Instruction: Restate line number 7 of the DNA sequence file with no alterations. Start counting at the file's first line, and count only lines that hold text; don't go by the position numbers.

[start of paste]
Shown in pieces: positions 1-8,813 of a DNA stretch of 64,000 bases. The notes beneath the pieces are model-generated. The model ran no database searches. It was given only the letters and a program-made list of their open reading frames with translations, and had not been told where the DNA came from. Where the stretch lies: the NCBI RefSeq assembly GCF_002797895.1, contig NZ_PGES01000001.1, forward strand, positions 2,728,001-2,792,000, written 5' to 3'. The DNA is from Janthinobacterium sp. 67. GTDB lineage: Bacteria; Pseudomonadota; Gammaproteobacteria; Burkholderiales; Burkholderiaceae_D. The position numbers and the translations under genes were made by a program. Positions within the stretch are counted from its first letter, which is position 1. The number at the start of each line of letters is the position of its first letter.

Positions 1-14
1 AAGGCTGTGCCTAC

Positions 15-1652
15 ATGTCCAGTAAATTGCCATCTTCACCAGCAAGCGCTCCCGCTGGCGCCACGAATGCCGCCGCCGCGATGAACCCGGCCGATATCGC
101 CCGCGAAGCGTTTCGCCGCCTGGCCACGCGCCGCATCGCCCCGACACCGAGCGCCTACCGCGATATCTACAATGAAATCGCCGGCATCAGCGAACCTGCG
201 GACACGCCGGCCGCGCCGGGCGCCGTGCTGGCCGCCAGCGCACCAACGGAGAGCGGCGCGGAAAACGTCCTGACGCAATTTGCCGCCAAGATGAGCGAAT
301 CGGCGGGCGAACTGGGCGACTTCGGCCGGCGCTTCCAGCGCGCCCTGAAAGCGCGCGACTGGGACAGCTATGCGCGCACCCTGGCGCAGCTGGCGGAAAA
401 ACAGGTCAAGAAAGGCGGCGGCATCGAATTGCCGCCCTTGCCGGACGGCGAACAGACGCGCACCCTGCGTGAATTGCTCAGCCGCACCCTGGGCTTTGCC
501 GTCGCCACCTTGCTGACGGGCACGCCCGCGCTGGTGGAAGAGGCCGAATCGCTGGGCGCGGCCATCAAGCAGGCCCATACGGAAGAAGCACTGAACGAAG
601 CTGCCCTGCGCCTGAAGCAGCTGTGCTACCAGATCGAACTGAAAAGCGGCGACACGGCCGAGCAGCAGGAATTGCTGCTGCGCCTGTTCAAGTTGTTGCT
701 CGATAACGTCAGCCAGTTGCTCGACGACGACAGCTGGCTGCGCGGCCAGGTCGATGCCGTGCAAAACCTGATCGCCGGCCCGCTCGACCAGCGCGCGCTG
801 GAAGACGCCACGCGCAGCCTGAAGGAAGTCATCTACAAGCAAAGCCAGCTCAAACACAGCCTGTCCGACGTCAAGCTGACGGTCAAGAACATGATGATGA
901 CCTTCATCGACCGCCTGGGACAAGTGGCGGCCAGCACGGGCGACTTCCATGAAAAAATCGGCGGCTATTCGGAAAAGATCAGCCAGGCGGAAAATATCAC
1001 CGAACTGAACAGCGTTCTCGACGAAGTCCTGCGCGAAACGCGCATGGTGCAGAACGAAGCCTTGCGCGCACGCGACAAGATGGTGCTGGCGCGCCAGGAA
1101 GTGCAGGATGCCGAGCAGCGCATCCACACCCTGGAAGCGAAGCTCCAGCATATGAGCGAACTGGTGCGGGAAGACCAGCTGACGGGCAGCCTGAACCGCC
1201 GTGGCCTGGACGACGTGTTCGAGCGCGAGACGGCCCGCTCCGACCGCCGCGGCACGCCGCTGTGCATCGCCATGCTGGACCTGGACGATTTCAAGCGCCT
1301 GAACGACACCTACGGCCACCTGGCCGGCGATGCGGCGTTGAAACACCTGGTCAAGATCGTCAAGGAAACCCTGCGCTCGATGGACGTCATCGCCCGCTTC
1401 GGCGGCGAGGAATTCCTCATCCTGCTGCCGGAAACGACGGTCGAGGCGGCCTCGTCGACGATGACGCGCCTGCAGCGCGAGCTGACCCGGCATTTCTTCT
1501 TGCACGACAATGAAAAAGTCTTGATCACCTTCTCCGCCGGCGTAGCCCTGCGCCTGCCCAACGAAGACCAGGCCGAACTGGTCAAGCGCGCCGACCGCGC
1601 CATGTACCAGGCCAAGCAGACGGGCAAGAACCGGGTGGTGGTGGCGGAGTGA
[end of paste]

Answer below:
201 GACACGCCGGCCGCGCCGGGCGCCGTGCTGGCCGCCAGCGCACCAACGGAGAGCGGCGCGGAAAACGTCCTGACGCAATTTGCCGCCAAGATGAGCGAAT